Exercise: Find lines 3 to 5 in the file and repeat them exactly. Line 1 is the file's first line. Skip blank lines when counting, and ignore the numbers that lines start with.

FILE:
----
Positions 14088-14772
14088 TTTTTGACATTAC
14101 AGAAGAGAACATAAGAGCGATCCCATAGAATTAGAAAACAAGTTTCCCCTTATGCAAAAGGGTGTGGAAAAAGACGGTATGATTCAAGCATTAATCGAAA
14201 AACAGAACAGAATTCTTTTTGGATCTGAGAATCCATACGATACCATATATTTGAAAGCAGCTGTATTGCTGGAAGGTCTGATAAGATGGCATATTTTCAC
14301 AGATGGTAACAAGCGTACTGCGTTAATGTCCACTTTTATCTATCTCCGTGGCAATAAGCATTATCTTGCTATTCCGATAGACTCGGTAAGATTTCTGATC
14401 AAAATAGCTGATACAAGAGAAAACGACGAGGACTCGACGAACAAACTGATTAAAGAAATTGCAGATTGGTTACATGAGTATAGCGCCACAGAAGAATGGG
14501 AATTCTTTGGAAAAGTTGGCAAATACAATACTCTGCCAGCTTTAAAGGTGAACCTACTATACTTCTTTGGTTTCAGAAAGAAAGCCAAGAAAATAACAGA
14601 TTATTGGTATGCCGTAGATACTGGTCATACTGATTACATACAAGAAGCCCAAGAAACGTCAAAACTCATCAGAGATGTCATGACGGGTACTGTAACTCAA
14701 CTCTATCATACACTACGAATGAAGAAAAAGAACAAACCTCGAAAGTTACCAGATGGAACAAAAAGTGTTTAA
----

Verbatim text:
14101 AGAAGAGAACATAAGAGCGATCCCATAGAATTAGAAAACAAGTTTCCCCTTATGCAAAAGGGTGTGGAAAAAGACGGTATGATTCAAGCATTAATCGAAA
14201 AACAGAACAGAATTCTTTTTGGATCTGAGAATCCATACGATACCATATATTTGAAAGCAGCTGTATTGCTGGAAGGTCTGATAAGATGGCATATTTTCAC
14301 AGATGGTAACAAGCGTACTGCGTTAATGTCCACTTTTATCTATCTCCGTGGCAATAAGCATTATCTTGCTATTCCGATAGACTCGGTAAGATTTCTGATC